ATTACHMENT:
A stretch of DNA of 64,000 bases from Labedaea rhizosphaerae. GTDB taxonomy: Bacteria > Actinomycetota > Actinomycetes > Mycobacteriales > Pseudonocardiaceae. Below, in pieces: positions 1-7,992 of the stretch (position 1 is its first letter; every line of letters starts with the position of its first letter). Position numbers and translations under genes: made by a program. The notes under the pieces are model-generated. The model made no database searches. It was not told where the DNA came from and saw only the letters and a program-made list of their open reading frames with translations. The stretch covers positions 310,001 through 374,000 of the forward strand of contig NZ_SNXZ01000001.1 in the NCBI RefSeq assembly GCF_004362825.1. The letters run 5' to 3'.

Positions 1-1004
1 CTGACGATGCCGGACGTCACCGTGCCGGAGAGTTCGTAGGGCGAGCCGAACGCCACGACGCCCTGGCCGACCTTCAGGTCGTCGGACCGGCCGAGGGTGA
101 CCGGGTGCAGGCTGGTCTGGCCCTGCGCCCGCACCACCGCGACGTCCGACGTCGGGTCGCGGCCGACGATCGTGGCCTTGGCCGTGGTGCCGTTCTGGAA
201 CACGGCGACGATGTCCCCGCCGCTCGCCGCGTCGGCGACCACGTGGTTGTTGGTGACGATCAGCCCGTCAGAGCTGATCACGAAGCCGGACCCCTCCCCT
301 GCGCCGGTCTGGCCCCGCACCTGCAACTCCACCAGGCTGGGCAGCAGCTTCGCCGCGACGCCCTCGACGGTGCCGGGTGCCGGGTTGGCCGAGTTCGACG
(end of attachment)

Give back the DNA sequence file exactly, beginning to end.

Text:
A stretch of DNA of 64,000 bases from Labedaea rhizosphaerae. GTDB taxonomy: Bacteria > Actinomycetota > Actinomycetes > Mycobacteriales > Pseudonocardiaceae. Below, in pieces: positions 1-7,992 of the stretch (position 1 is its first letter; every line of letters starts with the position of its first letter). Position numbers and translations under genes: made by a program. The notes under the pieces are model-generated. The model made no database searches. It was not told where the DNA came from and saw only the letters and a program-made list of their open reading frames with translations. The stretch covers positions 310,001 through 374,000 of the forward strand of contig NZ_SNXZ01000001.1 in the NCBI RefSeq assembly GCF_004362825.1. The letters run 5' to 3'.

Positions 1-1004
1 CTGACGATGCCGGACGTCACCGTGCCGGAGAGTTCGTAGGGCGAGCCGAACGCCACGACGCCCTGGCCGACCTTCAGGTCGTCGGACCGGCCGAGGGTGA
101 CCGGGTGCAGGCTGGTCTGGCCCTGCGCCCGCACCACCGCGACGTCCGACGTCGGGTCGCGGCCGACGATCGTGGCCTTGGCCGTGGTGCCGTTCTGGAA
201 CACGGCGACGATGTCCCCGCCGCTCGCCGCGTCGGCGACCACGTGGTTGTTGGTGACGATCAGCCCGTCAGAGCTGATCACGAAGCCGGACCCCTCCCCT
301 GCGCCGGTCTGGCCCCGCACCTGCAACTCCACCAGGCTGGGCAGCAGCTTCGCCGCGACGCCCTCGACGGTGCCGGGTGCCGGGTTGGCCGAGTTCGACG